As for all patients, the choice of menstrual-suppression method for an individual with conditions affecting cognition or mobility should be personalized based on the patient’s individual needs and preferences. Obstetrician–gynecologists should be aware of a number of considerations when counseling patients with disabilities: comorbidities that are contraindications for certain methods, the extent of a patient’s mobility, the presence of upper or lower extremity contractions or both, the ability to swallow pills, and the potential for drug interactions (eg, with antiseizure medications). Clinicians can help families understand menstrual-management options and the benefits and limitations of the different methods. In addition to the U.S. MEC and potential drug interactions, see Box 1 for additional considerations for patients with disabilities.
Additional Considerations for Patients with Disabilities
Oral contraceptive pills
- Adherence to daily regimen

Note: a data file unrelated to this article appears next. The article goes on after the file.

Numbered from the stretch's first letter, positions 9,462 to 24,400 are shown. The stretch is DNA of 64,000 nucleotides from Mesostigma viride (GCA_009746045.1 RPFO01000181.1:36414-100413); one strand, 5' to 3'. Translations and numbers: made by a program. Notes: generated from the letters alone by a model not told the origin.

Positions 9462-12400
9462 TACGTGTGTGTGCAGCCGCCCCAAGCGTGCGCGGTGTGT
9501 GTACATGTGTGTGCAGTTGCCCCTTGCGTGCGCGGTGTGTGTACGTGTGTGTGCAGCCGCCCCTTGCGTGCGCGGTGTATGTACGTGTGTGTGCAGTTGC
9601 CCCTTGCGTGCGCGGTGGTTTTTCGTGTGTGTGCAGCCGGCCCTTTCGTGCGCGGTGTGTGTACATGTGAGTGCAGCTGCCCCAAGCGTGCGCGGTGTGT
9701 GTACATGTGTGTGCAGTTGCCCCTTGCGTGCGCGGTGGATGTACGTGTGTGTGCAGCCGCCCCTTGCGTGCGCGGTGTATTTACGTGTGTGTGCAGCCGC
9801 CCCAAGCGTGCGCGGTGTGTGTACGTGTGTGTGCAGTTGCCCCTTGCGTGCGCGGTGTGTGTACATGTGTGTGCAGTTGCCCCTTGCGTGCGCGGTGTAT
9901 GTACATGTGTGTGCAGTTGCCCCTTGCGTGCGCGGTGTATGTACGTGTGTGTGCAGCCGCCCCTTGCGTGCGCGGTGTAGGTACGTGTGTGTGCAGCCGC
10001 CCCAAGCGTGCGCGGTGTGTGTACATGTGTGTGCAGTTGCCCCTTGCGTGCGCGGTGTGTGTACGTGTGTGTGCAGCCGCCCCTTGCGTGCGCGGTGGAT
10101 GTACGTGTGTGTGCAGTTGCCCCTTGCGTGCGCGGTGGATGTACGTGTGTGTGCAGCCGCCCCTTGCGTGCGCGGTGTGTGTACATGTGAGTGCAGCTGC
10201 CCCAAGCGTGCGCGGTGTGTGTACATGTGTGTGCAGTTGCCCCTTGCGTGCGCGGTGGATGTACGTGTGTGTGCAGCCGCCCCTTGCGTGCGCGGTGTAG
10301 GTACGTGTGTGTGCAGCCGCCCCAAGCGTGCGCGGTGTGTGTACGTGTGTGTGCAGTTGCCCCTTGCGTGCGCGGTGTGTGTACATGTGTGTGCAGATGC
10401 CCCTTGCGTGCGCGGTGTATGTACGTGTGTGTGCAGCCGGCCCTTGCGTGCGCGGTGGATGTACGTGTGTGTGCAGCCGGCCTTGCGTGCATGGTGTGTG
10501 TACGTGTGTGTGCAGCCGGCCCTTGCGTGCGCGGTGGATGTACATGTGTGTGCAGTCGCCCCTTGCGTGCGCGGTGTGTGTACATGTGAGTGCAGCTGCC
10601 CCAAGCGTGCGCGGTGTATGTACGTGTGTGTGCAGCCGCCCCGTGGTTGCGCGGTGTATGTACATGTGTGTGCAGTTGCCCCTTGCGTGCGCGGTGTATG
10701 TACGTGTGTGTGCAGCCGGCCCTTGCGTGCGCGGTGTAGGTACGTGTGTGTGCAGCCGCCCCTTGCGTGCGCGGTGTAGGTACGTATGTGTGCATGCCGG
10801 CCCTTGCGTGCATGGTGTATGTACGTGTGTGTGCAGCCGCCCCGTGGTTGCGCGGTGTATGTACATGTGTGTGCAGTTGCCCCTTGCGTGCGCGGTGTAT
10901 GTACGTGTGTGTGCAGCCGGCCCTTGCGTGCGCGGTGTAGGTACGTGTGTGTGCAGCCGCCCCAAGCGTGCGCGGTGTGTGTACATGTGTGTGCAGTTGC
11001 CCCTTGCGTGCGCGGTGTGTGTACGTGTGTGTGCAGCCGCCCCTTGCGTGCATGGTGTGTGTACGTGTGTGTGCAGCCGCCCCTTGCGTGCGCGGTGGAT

- Ability to swallow pills (pills are generally small and can be crushed if needed; chewable contraceptive pills are available)
- Weekly administration
- Skin irritation
- For those patients prone to picking, it may be placed in an area that is not easy to access, (eg, in between the shoulder blades)
- For those patients who have contractures and will require assistance, method is invasive
Depot medroxyprogesterone acetate
- Not reliant on daily or weekly administration
- Decreased bone mineral density and effects on those who use wheelchairs or are immobile
- Potential weight gain may limit independence for those who are immobile; may also negatively affect caregivers’ ability to care for an individual
Long-acting reversible contraception